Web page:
Case I

A 22 year-old female patient came to our hospital with a severe sensitivity complaint in the first right and left maxillar molar teeth. The radiographic and intraoral examination of the teeth 16 and 26 displayed the previous restoration of the caries in these teeth. However, the composite filling treatment seemed to have failed due to the passive eruption of mandibular teeth, which caused a decline in the occlusal distance (Figure 1). As a result of the increasing complaints of the patient, a conventional endodontic treatment was approved. After considering the aesthetic concerns of the patient, and the short supragingival crown height, CAD/CAM (Dental Wings, Montreal, Kanada) fabricated zirconia post and cores, and ceramic crowns were planned as the restoration treatment to enhance the retention of the crown.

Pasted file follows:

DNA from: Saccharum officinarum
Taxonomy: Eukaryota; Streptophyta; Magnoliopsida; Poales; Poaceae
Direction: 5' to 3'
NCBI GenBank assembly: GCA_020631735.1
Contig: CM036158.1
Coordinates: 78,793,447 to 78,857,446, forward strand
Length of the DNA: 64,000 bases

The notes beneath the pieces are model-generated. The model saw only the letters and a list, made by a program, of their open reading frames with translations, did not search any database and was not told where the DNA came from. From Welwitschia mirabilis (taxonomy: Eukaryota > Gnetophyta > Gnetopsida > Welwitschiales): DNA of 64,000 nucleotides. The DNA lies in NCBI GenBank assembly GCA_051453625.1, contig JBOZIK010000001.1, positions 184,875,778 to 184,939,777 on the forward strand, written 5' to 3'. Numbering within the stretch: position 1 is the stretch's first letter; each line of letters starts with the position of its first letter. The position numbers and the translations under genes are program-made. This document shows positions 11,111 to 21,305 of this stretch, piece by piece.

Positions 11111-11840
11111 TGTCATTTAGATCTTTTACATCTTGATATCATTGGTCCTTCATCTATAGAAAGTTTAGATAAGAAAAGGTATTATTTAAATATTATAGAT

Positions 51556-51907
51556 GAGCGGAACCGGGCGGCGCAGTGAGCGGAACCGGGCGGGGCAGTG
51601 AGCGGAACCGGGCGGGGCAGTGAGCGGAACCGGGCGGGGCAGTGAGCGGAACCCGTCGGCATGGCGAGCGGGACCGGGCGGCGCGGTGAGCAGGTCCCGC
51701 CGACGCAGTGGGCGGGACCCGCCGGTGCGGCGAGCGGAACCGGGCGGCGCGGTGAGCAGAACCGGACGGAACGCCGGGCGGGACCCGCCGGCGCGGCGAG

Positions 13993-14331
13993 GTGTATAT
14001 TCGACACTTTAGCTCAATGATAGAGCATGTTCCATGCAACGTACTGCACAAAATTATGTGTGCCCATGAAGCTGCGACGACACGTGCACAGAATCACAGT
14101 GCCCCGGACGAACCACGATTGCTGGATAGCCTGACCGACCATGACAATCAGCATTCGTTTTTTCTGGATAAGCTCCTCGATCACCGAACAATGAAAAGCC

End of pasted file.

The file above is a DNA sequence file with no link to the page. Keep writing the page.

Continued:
1. Figure 1:
    Appearance of the teeth from occlusion before the restoration.

Following the endodontic treatment of the teeth, a portion of the gutta percha was removed preserving ⅓ of the apical seal using burs (Gates Glidden; Sendoline, Sweden). The coronal portion of the teeth was prepared to prevent acute angles between the post surfaces and the apical surface of the core-post junction because the laser scanner of the CAD/CAM system can read rounded internal line angles better.

Water irrigation prior to acrylic resin placement in the root canals is performed also to prevent the posts from getting stack in the canal. To record the anatomies of the canals, the plastic posts (Spee Dee Plastic Pins; Pulpdent Corp, Watertown, USA) were covered with autopolymerizing acrylic resin (GC Pattern Resin; GC Corp, Tokyo, Japan) and then inserted into the canals. The posts were kept in position for a few seconds and then quickly removed to check their accuracy. To prevent the posts from getting stuck in the canal, the posts were continuously moved in and out of the canal until they were completely polymerized. The post patterns were placed in the canals and the cores were completed using acrylic resin. The teeth and the polymerized post and cores were prepared using diamond rotary cutting instruments.